The centre-left Labor party has led the polls for months and is tipped to squeak over the finishing line, making Bill Shorten the sixth prime minister sworn into office in a decade.
Out on the campaign trail, candidates have been egged, abused and a slew have resigned for racist, sexist and otherwise jaw-dropping social media posts.
Prime Minister Scott Morrison -- who came to office less than a year ago via a party coup -- has campaigned virtually solo. Many members of his cabinet have either quit or were so politically toxic he kept them away from the cameras.
Final polls put Shorten, a former union boss, and his allies around one-to-two percentage points ahead of governing Liberal coalition, but on track to secure the first centre-left parliamentary majority in six years.
An upset is still possible. Like elsewhere in the West, Australians hit with rising living costs, growing inequality and wrenching social change appear fed up with left-right contests featuring career politicians.
The election has seen a surge in support for outsider candidates -- -- who range from green-minded conservatives to populists to far-right extremists.
They include Clive Palmer, a brash millionaire echoing Donald Trump and vowing to "Make Australia Great", who looks set to win a Senate seat after a high-spending campaign that saturated the airwaves for months on end.
The outsiders carry clout because of Australia's compulsory ranked voting system and could decide the balance of power.
Traditional parties have struggled to hang on.
Shorten's approval rating stands at a meagre 39 percent, behind Morrison's less-than-stellar 44 per cent, according to a Newspoll survey released Monday.
The conservative Morrison has managed to narrow the gap on Labor in the final weeks with a relentlessly negative campaign, but still faces an uphill struggle to avoid becoming one of the shortest-lived premiers in Australian political history.
In a final pitch to voters this week, the 51-year-old -- who is backed by mogul Rupert Murdoch's fiercely conservative media -- warned that Labor's economic policies would put up rents, raise taxes, kill thousands of jobs and lower house prices.
"I'm happy for this election to be about who you want as leader. Me or Bill Shorten -- the 'Bill' you can't afford, or the Prime Minister -- in me -- that backs the hard-working, honest aspirations of Australians."
Shorten has vowed to limit tax breaks for the rich and promised to raise public spending on everything from cancer treatment to sports changing rooms.
His hopes of becoming prime minister may hinge on results in Queensland and his home state of Victoria -- where Labor's lead has proved more resilient and where climate change has been a important issue.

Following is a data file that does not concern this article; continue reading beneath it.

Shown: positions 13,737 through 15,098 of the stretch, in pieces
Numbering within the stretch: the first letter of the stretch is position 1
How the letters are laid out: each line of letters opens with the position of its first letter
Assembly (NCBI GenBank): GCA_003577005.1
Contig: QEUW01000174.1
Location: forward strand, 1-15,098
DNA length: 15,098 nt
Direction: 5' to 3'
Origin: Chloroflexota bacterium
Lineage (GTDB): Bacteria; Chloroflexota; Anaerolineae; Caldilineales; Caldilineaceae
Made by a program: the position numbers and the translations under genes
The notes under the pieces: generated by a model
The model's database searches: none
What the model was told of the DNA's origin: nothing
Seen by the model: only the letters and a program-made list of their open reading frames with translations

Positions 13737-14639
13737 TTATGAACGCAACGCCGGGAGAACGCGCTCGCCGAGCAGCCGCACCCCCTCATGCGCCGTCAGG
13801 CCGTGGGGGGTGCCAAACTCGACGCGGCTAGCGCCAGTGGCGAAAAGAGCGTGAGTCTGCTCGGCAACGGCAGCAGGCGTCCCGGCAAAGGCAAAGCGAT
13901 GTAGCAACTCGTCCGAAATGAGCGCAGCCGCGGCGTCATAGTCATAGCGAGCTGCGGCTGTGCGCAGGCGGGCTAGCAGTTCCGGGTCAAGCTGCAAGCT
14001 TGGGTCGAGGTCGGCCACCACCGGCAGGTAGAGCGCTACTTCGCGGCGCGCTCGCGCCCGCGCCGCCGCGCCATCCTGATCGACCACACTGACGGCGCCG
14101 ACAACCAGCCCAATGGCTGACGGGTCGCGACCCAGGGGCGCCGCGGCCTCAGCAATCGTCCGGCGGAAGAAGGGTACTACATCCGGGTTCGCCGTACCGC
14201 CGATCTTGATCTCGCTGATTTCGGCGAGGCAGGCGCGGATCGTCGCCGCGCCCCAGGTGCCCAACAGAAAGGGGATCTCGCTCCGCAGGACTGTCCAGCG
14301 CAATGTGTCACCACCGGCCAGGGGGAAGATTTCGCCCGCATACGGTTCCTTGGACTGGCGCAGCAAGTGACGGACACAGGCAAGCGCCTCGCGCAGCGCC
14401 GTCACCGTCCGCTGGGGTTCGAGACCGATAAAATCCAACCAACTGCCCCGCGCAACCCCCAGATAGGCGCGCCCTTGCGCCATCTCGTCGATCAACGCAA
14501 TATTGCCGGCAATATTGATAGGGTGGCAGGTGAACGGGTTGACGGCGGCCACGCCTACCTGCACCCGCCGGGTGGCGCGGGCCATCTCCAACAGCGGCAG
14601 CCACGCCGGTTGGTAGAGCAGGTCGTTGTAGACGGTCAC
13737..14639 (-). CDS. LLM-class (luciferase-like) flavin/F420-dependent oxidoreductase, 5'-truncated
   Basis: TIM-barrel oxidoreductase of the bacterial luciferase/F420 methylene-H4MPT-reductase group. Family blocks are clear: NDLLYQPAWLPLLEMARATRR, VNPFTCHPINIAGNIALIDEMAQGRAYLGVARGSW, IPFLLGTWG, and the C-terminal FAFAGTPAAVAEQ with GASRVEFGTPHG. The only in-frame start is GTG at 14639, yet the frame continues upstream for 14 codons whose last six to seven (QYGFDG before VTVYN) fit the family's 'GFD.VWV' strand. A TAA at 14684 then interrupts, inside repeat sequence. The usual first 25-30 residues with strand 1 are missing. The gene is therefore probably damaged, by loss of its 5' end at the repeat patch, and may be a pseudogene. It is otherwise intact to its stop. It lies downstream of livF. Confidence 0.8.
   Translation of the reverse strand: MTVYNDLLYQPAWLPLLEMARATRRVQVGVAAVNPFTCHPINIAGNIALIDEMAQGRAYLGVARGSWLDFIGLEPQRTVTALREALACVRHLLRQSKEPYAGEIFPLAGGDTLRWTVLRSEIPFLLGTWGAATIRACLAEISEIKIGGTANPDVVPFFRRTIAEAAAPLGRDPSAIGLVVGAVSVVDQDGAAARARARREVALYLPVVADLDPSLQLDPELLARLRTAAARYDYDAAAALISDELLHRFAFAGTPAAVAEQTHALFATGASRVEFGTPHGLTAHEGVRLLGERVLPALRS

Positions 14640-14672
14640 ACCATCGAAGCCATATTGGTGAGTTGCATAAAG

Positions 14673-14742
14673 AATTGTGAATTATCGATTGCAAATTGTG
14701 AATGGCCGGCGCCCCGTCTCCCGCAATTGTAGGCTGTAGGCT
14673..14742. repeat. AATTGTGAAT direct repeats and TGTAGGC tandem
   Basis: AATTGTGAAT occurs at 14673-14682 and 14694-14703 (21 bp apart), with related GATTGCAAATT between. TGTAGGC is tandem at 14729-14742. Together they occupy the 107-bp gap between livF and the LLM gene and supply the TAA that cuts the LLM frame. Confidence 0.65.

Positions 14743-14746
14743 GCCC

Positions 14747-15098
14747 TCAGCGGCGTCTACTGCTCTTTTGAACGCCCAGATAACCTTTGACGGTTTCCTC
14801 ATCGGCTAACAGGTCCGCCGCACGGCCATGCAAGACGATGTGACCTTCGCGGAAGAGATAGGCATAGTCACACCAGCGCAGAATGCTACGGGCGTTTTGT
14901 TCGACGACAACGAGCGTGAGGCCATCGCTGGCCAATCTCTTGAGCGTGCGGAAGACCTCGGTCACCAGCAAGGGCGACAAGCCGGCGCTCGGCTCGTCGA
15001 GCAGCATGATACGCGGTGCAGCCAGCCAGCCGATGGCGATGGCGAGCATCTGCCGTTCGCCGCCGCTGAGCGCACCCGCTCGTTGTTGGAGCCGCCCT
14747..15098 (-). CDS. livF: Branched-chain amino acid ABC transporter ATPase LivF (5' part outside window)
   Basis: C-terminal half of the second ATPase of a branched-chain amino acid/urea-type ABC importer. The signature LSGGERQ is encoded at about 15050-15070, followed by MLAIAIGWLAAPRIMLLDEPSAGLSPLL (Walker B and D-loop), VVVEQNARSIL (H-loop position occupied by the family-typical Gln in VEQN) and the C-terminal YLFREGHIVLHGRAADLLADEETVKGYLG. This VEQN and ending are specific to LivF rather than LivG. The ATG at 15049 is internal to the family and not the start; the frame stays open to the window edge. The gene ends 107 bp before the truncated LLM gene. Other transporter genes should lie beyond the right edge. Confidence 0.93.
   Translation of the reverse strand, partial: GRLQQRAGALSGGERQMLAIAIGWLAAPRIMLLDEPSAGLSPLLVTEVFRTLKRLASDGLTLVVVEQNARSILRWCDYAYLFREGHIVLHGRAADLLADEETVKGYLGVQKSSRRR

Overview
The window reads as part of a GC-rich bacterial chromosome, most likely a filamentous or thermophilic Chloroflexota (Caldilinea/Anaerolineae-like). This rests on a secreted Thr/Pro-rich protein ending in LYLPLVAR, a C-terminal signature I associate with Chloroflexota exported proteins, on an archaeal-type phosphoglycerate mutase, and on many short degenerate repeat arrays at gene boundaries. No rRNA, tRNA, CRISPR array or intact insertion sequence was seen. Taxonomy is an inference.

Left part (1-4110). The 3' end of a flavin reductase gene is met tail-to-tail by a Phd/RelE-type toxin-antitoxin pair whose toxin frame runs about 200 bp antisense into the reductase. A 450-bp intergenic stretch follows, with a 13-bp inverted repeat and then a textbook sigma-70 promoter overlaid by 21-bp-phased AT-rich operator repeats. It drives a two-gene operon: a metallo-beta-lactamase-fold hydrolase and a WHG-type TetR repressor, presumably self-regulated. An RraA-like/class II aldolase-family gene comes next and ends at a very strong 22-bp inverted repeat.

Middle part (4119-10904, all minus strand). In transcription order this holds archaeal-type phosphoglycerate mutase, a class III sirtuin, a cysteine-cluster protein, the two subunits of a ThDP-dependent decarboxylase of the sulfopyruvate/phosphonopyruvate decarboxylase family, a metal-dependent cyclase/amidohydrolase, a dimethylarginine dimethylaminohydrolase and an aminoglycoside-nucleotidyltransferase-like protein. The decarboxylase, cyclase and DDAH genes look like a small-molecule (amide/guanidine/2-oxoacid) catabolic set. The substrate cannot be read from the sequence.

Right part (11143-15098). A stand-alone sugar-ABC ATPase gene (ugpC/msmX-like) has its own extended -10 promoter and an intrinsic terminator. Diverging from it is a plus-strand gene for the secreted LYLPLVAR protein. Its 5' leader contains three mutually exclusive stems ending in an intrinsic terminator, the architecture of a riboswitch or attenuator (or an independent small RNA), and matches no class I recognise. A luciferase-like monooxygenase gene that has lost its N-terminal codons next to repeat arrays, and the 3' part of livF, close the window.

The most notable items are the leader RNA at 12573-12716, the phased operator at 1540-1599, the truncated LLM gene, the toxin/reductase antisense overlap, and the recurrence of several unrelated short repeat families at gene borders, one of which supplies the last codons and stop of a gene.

Changing political climate
From cosmopolitan Melbourne to dusty drought-stricken Outback homesteads the government's climate scepticism has proven a risky electoral gamble.
It remains popular with the party's base and with hard-hit mining communities, but has fallen out of favour elsewhere.
That could spell trouble for the Liberal party's traditional electoral coalition -- suburban economic conservatives and rural social conservatives -- which appears to be fracturing.
Both former prime minister Tony Abbott and current treasurer Josh Frydenberg are battling for their own suburban seats against independent insurgent candidates who have run on environmentalist messages.
"The coalition's reluctance on climate change is being seen increasingly by younger voters as part of its lack of vision," Australian National University senior fellow Mark Kenny told AFP.
"Climate change has come to represent not just the issue itself, but the difference between the two parties."
In rural areas too, farmers battered by a summer of record floods, drought and wildfires appear to baulk at the government's reticence to ween the economy off its dependence on coal.
A nationwide survey by the Australia Institute found that more than half the respondents believe the country is "facing a climate emergency" and support more policy action.
Whoever wins the election is likely to face an economy that is stalling, and an increasingly difficult balancing act on the world stage.
Both major parties have voiced their support for an alliance with the United States that has been put under extreme strain by Donald Trump's trade wars, disregard for multilateral rules and willingness to flirt with war.
Both parties have also struggled to explain how they would deal with a resurgent China that is both economically vital and more willing to bully its neighbours.